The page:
Ten Lessons from Our Pandemic Year
The one-year anniversary of the start of the pandemic is a somber time of reflection on the lives lost, the illness and suffering experienced, and disruption and separation inflicted by COVID-19. It is also a time to celebrate the contributions of front-line workers and public health scholars and practitioners. And while there is still much to learn about COVID-19, we can seize the opportunity to assess what the pandemic has taught us.
Columbia Mailman School faculty shared their thoughts on lessons learned over the past year, from virus co-morbidities to what the pandemic revealed about the health of our country. These lessons are crucial as the world works to inch its way toward ending the current pandemic while taking steps to prevent the next one. This knowledge may also help policymakers address other health crises, from systemic racism to climate change.
“Today, with the largest immunization effort in the history of the world underway, we are guardedly optimistic. There are significant challenges ahead, to be sure, but we have in our sight an end to the pandemic. We will take with us many lessons, both tragic and inspiring,” said Dean Linda P. Fried.
The pandemic exposed and worsened underlying inequalities in our healthcare system and society at large, as seen with higher rates of COVID-19 infection and death in communities of color. The crisis also deepened the economic divide.
“It is ironic that the United States, the richest country in the world, has been the most severely affected by the COVID-19 pandemic. This pandemic shined a light on our fractured health system, the fragility of the public health structures, and the deep health and economic disparities that plague our country. This requires a serious reckoning, not only to figure out what happened and why, but most importantly to put in place urgent remedies. Not doing this would be a betrayal of all those who suffered and those who lost their lives to this pandemic.” – Wafaa El-Sadr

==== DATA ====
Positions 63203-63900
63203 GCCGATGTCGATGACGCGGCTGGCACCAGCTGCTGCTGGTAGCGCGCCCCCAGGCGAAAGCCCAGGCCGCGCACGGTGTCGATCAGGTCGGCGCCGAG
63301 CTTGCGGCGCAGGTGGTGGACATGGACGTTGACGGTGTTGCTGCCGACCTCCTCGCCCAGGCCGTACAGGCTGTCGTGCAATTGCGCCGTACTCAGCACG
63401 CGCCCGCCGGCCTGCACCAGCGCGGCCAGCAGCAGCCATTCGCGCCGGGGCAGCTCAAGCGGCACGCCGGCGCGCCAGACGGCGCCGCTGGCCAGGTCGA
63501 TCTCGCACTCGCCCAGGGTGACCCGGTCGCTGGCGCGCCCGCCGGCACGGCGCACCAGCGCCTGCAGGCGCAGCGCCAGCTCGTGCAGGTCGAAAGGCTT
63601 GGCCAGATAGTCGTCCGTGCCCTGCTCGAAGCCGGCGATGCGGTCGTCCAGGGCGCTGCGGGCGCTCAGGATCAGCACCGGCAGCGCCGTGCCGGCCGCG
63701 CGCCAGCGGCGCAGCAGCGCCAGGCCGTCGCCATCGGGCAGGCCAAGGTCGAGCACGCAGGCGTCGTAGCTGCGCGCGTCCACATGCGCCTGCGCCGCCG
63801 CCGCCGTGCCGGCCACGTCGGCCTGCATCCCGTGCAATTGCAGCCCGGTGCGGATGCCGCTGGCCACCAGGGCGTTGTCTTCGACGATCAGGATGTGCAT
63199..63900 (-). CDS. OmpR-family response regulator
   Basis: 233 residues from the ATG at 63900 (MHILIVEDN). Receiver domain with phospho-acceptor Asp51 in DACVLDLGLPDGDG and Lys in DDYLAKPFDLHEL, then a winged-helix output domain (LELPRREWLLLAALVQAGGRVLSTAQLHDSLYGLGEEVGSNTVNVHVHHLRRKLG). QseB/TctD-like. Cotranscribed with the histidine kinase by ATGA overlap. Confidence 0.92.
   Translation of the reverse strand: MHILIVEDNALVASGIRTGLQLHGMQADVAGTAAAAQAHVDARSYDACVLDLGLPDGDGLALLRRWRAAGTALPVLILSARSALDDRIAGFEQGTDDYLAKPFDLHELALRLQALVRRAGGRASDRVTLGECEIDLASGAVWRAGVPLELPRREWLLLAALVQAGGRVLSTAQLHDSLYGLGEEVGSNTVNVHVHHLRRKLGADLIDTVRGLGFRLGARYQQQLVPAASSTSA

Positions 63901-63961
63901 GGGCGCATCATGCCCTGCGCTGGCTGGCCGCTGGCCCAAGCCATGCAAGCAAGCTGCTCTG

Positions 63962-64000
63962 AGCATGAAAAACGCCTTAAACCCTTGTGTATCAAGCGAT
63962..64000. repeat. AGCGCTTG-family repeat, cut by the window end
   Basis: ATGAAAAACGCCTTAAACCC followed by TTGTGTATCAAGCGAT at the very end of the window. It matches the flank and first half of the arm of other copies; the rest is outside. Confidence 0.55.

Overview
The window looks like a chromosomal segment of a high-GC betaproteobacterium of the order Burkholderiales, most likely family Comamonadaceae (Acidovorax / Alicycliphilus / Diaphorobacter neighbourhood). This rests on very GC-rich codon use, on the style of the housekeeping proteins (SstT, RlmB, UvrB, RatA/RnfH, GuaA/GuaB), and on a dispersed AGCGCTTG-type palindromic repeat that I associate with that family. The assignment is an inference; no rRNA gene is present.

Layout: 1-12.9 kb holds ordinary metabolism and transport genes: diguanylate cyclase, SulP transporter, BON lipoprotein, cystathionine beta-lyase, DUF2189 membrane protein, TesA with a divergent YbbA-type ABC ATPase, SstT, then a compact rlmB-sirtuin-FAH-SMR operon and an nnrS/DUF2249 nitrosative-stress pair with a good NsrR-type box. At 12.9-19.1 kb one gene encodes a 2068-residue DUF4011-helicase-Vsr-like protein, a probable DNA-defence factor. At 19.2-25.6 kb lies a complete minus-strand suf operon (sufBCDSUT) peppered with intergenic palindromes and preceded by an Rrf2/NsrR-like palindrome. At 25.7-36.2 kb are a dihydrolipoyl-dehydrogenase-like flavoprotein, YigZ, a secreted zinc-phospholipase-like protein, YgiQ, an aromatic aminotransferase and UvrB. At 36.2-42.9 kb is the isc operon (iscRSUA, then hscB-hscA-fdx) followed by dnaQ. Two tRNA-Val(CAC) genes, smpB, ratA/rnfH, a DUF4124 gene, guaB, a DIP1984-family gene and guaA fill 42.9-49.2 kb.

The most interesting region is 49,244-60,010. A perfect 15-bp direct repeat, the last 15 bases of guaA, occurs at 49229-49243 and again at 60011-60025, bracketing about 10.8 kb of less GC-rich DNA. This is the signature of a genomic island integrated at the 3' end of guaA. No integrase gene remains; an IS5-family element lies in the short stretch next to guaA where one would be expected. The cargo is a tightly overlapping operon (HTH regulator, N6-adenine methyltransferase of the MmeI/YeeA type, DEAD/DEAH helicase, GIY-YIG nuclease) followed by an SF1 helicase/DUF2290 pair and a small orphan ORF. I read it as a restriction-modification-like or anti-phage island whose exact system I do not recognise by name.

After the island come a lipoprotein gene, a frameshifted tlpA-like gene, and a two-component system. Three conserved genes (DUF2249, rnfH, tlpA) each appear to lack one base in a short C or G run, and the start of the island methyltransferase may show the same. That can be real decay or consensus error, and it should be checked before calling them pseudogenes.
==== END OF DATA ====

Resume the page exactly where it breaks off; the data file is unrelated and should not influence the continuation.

“We have seen the very people who have helped us survive the pandemic, the essential workers, bear a disproportionate burden of illness and death, due to racist housing policy and the disproportionate placement of toxic facilities in their neighborhoods.” – Terry McGovern
The pandemic revealed the consequences of underinvestment in public health prevention. Slow and incomplete public health mandates led to ERs overcrowding and unnecessary deaths.
“For this pandemic and the next, we need to recognize the indisputable value of early public health interventions in preventing deaths and sparing us the need to overwork the immense courage of our hospital providers.” – Charles Branas
“Funding for public health represents less than 3 percent of the nation’s total medical bill. This underinvestment contributed to a tragic shortage of public health workers to engage in needed pandemic activities, such as diagnostic testing and contact tracing. We need to commit to a massive investment in the nation’s public health workforce and infrastructure.” – Michael Sparer
“With COVID-19, all 6,090 hospitals became battlegrounds. Given that pandemic preparedness has not been part of routine healthcare delivery, nor has there been an incentive to build a better infrastructure, there must be specific federal funding allocated that is sustained in perpetuity to ensure bio-preparedness… Americans must invest in long-term solutions, build back better, invest in preparedness, and sustain the gains. Regardless of the cost, this investment will pay massive dividends during the next pandemic.”
– Craig Spencer and Syra Madad (from their letter in The Lancet)